Orissa High Court

Human conducts are regulated by the law as settled in Bhagabat Gita: Orissa HC

It is true that human conduct & the reactions with regard to save life of another close relation or person cannot be measured in any mathematical term. Human conduct, what Bhagabat Gita calls “Guna” & Prakruti”, contains a measure of dark & light, of good & bad. All have the potential to love as much as potential to hurt & also the potential for kindness, generosity & selflessness. How does one ensure that is inter-personal, Lord Krishna drew attention to the crucial & significant link that runs through the entire creation wherein all created beings are inter-dependant & sustain one another with their action. What mankind needs is social order which will be preserved through selfless & constant action. It is the human nature to take tough decisions.

ORISSA HIGH COURT

DIVISION BENCH

( Before : I.M. Quddusi, Acting C.J.; Sanju Panda, J )

MANORANJAN ROUT AND ANOTHER — Appellant

Vs.

STATE OF ORISSA AND OTHERS — Respondent

Decided on : 12-01-2010

Constitution of India, 1950 – Article 226
Transplantation of Human Organs and Tissues Act, 1994 – Section 2, Section 3, Section 9

JUDGMENT

Sanju Panda, J.—Petitioners have challenged the order passed by the Authorization Committee which was communicated vide letter No. 12210 dated 16.11.2009 as the same violates the direction of this Court dated 30.10.2009 passed in W.P.(C) No. 14344 of 2009.

2. Petitioner No. 1, a doctor working as the Chief Medical Officer, Ispat Hospital, Mecon, Ranchi in the district of Jharkhand, is suffering from Renal Failure & being treated at Appolo Hospital, Chennai. The doctor of the Appolo Hospital recommended for Kidney Transplantation as soon as possible & his case was referred for Kidney Transplantation to the Kalinga Hospital (P) Ltd., Chandrashekharpur, Bhubaneswar. The view of the doctors of Kalinga Hospital is that there is no other alternative than to transplant the Kidney to save his life. Therefore, Petitioner No. 1 searched for kidney from his near relatives. As his wife & other family members’ blood group did not match, he searched for a kidney from his other relatives & finally Petitioner No. 2 agreed to donate one of his kidneys which matched with Petitioner No. 1. Petitioner No. 2 is the father’s sister’s son of Petitioner No. 1. They applied to the Authorization Committee through Kalinga Hospital for Issuance of No objection Certificate so that Petitioner No. 2-doner can donate one of his kidneys to No. 1. The said Committee did not consider the application & called for some further document though the Petitioners had complied with all the requirements. However, on 11.5.2009 the Committee refused to issue NOC. The said order was challenged before this Court in W.P.(C) No. 11750 of 2009 which was disposed of on 12.8.2009 with a direction to the Authorization Committee to examine whether transplantation of human organ is absolutely necessary or not & whether the donor is the father’s sister’s son of Petitioner No. 1. No Objection Certificate was refused by the Secretary to Government, Health & Family Welfare Department all the ground that the emotional bond or relationship between the donor & the donee had not been established. Challenging the refusal, Petitioner No. 1 filed W.P. (C) No. 14344 of 2009 which was disposed of on 30.10.2009. This Court while quashing the order of refusal to grant NOC specifically observed that there is no provision in the Act, which prohibits a person, ‘who is not a near relative’ from donating a Kidney for transplantation. This Court further observed that when the blood group of the near relatives did not match, Petitioner No. 2 volunteered to donate his kidney out of affection & attachment with Petitioner No. 1 & directed the Committee to take a decision as early as possible preferably within a week of production of copy of the Judgment. Accordingly, Petitioner No. 1 submitted the certified copy of the Judgment on 10.11.2009 before the Directorate of Medical Education & Training, Orissa (in short, “DMET”). On 12.11.2009 the DMET instructed over telephone to the Superintendent of Kalinga Hospital that the applicant may be present along with his donor at 3.30 P.M. on 12.11.2009. Even though- Petitioner No. 1 had undergone dialysis on the same day, he appeared before the DMET at about 8.30 PM in the night & prior to that also the Committee sat on 16.10.2009 & directed the Superintendent, Kalinga Hospital to produce the documentary evidence of relationship between Petitioner No. 1 & Petitioner No. 2. Even though everything was submitted before the Committee, vide Order Dated 16.11.2009 it again refused to grant NOC observing as follows:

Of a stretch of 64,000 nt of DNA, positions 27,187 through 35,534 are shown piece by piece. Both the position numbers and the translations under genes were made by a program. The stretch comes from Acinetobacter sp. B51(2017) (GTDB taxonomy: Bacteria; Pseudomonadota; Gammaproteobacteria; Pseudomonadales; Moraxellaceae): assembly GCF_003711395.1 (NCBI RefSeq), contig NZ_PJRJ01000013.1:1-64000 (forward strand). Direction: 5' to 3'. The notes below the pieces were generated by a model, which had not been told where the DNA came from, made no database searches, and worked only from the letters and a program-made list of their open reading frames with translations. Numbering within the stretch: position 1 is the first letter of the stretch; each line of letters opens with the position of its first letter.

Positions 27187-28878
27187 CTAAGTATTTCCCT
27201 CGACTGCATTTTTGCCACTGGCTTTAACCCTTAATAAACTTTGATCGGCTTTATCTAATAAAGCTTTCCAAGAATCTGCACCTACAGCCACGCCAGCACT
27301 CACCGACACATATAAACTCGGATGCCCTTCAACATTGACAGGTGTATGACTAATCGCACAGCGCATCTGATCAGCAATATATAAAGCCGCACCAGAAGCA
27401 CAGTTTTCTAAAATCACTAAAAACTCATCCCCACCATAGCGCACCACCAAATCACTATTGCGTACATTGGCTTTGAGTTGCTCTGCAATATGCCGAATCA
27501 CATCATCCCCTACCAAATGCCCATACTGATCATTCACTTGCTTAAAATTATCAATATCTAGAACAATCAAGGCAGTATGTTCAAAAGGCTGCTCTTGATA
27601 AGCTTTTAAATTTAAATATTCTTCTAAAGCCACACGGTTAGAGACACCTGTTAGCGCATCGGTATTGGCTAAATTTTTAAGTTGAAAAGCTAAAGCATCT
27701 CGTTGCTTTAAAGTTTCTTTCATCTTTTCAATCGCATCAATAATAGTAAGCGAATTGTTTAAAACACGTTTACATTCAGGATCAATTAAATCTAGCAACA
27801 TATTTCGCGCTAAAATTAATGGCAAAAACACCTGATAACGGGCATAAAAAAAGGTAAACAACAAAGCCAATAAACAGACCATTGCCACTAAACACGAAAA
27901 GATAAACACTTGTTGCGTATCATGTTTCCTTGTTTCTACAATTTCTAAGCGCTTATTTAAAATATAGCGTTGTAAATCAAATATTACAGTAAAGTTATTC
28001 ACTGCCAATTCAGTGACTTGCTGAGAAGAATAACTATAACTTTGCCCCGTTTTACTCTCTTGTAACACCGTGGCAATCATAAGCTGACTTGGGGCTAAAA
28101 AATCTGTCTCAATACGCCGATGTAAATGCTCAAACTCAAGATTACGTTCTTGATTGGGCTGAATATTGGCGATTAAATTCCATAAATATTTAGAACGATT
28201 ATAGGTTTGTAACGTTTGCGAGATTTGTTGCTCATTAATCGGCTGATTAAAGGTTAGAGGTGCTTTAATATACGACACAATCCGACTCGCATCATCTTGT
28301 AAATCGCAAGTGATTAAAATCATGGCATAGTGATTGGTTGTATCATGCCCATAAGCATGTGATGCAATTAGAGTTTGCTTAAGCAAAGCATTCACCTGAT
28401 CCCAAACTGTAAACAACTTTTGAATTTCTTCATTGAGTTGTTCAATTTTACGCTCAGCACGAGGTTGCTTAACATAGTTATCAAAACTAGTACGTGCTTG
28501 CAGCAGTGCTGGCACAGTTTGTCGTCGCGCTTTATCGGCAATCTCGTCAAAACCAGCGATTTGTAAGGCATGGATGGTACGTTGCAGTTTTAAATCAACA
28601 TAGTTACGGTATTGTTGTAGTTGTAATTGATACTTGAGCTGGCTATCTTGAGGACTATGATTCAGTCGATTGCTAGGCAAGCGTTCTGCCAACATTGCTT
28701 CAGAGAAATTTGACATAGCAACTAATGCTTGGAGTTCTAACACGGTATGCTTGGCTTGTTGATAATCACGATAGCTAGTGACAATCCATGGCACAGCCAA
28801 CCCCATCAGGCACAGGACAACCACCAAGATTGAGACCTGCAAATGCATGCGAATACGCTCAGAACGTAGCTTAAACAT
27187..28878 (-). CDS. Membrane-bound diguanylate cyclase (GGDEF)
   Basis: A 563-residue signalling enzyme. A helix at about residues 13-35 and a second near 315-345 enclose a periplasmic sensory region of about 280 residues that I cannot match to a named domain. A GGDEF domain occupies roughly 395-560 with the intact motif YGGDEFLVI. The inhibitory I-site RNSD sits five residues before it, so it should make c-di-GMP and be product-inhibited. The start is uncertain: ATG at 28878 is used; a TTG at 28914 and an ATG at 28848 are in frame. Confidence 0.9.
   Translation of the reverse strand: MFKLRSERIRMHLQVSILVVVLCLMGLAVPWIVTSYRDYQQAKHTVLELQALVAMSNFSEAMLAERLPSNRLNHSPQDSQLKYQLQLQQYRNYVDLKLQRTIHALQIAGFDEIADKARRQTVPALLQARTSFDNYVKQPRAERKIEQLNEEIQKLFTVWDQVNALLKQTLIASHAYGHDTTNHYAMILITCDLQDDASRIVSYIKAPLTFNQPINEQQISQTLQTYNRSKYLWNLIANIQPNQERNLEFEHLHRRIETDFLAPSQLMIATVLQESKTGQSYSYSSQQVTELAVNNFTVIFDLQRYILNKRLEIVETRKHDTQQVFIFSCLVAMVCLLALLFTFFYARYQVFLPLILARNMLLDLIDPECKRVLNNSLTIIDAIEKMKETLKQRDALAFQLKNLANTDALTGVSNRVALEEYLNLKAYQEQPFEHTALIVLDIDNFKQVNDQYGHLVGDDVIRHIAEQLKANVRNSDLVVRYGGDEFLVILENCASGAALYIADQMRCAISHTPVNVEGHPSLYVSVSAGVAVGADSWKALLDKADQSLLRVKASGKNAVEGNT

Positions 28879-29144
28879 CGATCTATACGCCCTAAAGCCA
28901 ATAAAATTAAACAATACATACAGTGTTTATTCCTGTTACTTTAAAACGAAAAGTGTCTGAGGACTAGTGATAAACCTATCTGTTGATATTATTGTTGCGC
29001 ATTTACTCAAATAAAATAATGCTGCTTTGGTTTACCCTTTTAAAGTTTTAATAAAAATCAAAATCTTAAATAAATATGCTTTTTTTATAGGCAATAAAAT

XXX XXX XXX

In respect of Dr. Manoranjan Rout, it is stated that, this case was taken up for consideration in pursuance of the orders dt. 30.10.2009 of the Hon’ble High Court, Orissa in W.P.(O) No. 14344/09. During pendency of this Writ Petition in the Hon’ble High Court, the case of Dr. Rout was also review again by the Authorization Committee in its last meeting dt. 16.10.2009. In pursuance to another orders of Hon’ble High Court dt. 24.09.2009 in W.P.(C) No. 14344/09& views of the Authorization Committee communicated to you in this Directorate letter No. 11112 dt. 21.10.2009 this time also the committee vie we a the same thing & thus N.O.C. not issued.